“With the next edition of ICC Cricket World Cup just a year away, England will be happy about its players delivering on crucial stages in a match. England made the first two ODIs look like a one-sided affair and in the third match when it struggled for a while, one of its senior batsmen and a fine one, Buttler stood up”.
49. 1 – Jos Buttler, on 97, challenges an LBW decision. The replays show a thick bottom edge and Butler survives.
49.2 – Butler takes a single. He remains on 98.
49.3 – Chris Woakes flicks through mid-wicket for a four. The Barmy Amry roars as the runs increase but they also have Butler’s century at the back of their mind. An utterly confused situation. Maybe, for Woakes as well.
49.4 – Woakes smashes it hard over deep backward square leg for a six. The two batsmen are clear, team’s total comes first and then personal milestone.
49.5 – The Barmy Army comes to their feet as Woakes takes a single and gives Buttler to reach the 100-run mark on the final delivery. Too much drama in Sydney Cricket Ground (SCG)
49.6 – Buttler squeezes the low full toss from SCG’s local guy, Mitchell Starc, and brings up his fifth ODI hundred.
Australia’s arguably the best current bowler not only failed to deny Butler a century but also leaked 13 runs off the final over. The same bowler who nipped off the tail in the recently concluded Ashes proved to be as expensive as 63 runs in 10 overs with no wicket to his name. Until 40 overs, a score of 250 also looked dicey but eventually, the duo of Woakes and Buttler grabbed 102 runs off the last 10 overs to take the side’s total to respective 302 on a slow Sydney track. Since they were 2-0 up in the five-match series, it was the Australians who were under pressure to win in order to keep the series alive.
All I’ll tweet cos it needs no more – The name, @josbuttler!
— Kevin Pietersen? (@KP24) January 21, 2018
After an exhausting Ashes for the bowlers, Cricket Australia had decided to rest the pacing trio of Josh Hazlewood, Pat Cummins and Starc at some point of time in the ODI series. But, in the must-win ODI, all the three had played and hence Australia’s poor bowling towards the end was even more shocking.
“Yeah, disappointing tonight, I thought the way we bowled in the first 45 overs was good, but Jos played exceptionally well, Woakesy too, but we bowled poorly at the end, can’t do that to a guy like Jos,” losing skipper Steven Smith said. Although Buttler’s 83-ball 100 was the slowest of his five ODI centuries but it was one of his best in his career so far. It ended in the winning cause only made it special for him and England.
Since Australia lost by 16 runs, the final over bowled by Starc that went for 13 runs certainly came to bite the hosts later in the match. Either that or the 13 wides which the Australian bowlers bowled, giving away two extra overs to England was another reason that hurt Australia in the final result.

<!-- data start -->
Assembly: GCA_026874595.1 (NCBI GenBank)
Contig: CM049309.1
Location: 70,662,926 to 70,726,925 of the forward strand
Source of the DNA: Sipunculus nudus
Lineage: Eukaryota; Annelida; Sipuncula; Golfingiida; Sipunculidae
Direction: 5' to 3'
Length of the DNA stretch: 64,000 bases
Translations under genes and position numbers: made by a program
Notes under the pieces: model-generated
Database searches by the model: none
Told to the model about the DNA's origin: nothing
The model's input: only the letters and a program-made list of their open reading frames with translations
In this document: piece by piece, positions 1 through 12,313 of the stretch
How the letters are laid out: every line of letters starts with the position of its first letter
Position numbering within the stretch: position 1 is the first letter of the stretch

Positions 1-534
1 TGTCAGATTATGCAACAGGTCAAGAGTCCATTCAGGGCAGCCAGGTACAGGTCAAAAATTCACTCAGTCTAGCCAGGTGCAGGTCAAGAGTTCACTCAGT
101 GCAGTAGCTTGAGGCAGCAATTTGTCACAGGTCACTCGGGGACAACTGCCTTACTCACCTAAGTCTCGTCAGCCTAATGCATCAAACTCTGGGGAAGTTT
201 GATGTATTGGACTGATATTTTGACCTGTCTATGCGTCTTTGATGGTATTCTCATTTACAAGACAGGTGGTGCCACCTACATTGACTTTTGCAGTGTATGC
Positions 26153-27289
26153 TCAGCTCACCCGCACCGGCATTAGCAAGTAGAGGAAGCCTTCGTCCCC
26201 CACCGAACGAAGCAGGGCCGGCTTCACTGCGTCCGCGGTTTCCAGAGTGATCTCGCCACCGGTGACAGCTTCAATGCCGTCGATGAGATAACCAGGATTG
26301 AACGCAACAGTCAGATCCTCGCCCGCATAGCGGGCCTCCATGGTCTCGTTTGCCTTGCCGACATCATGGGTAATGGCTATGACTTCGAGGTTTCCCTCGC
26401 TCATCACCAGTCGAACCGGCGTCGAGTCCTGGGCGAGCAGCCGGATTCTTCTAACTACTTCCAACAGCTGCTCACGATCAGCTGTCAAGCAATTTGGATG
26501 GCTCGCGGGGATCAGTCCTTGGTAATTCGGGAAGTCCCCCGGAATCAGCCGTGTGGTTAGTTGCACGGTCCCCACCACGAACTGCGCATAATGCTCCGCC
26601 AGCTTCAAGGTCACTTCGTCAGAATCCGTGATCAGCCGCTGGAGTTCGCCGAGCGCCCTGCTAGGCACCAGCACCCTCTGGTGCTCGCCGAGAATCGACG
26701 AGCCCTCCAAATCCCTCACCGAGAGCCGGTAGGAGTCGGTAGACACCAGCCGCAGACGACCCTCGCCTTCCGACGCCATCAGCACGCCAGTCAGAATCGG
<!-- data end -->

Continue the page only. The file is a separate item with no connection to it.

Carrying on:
A 0-4 loss in the Ashes Down Under was humiliating and confidence breaking but the way the limited-overs squad has turned tables around, England certainly has proved to be a force to beat. Even in the ICC Champions Trophy at home, they were unbeaten until the semi-final. An off day at work saw them get eliminated from the tournament in which they were the favourites since the start. Now, by handing Australia their first ODI series loss at home since 2010, England have announced that they are easily the strongest limited-overs side at present.
England were at miserable 189 for 6 when Buttler and Woakes began their eventual unbeaten 113-run stand for the seventh wicket. In the beginning, even these two took time to settle down. The damage was done towards the end when they went blazing against a full-fledged Australian attack. In the penultimate over, Buttler smashed Pat Cummins for two back-to-back sixes following up with a boundary before Woakes flicked one through mid-wicket on the final ball of the over. His innings was so smooth and clear that even a Starc yorker yielded four runs for them.
— Grant Elliott (@grantelliottnz) January 21, 2018
With the next edition of ICC Cricket World Cup just a year away, England will be happy about its players delivering on crucial stages in a match. England made the first two ODIs look like a one-sided affair and in the third match when it struggled for a while, one of its senior batsmen and a fine one, Buttler stood up. A champion team is all about how they deal with crisis and Buttler, who had not scored an ODI ton in nearly two years, proved that England had players who could make the side the most successful one in the 50-over format.
After Test skipper Joe Root, it is Buttler who averages the best in the ODIs in the English side with 38.42 in 102 games and is 349 runs away from 3,000 ODI runs. After a century in the Sydney match, Buttler now has centuries in three other countries (Australia, South Africa and UAE) apart from two at home. He has played 10 or more ODIs only in two countries – in England (47) and Australia (16) and he averages 40-plus in both the places which is a great sign considering most of the English batsmen tend to struggle or succumb to the pressure Down Under.
After two successful seasons in 2015 and 2016 where Buttler had ended the respective seasons with a 40-plus average, the keeper-batsman’s graph had miserably dropped last year. In 2017, Buttler had managed only 288 runs from 17 matches at a poor average of 28.80. However, with three games in 2018, Buttler already has 146 runs at an average of 73 and that is inclusive of a brilliant match-winning century. Following this series, England and Australia will lock horns with in-form New Zealand for a tri-series which will include both ODIs and T20Is. In order to remain on the winning ways, England will surely want Buttler to carry this momentum forward and be among the runs regularly.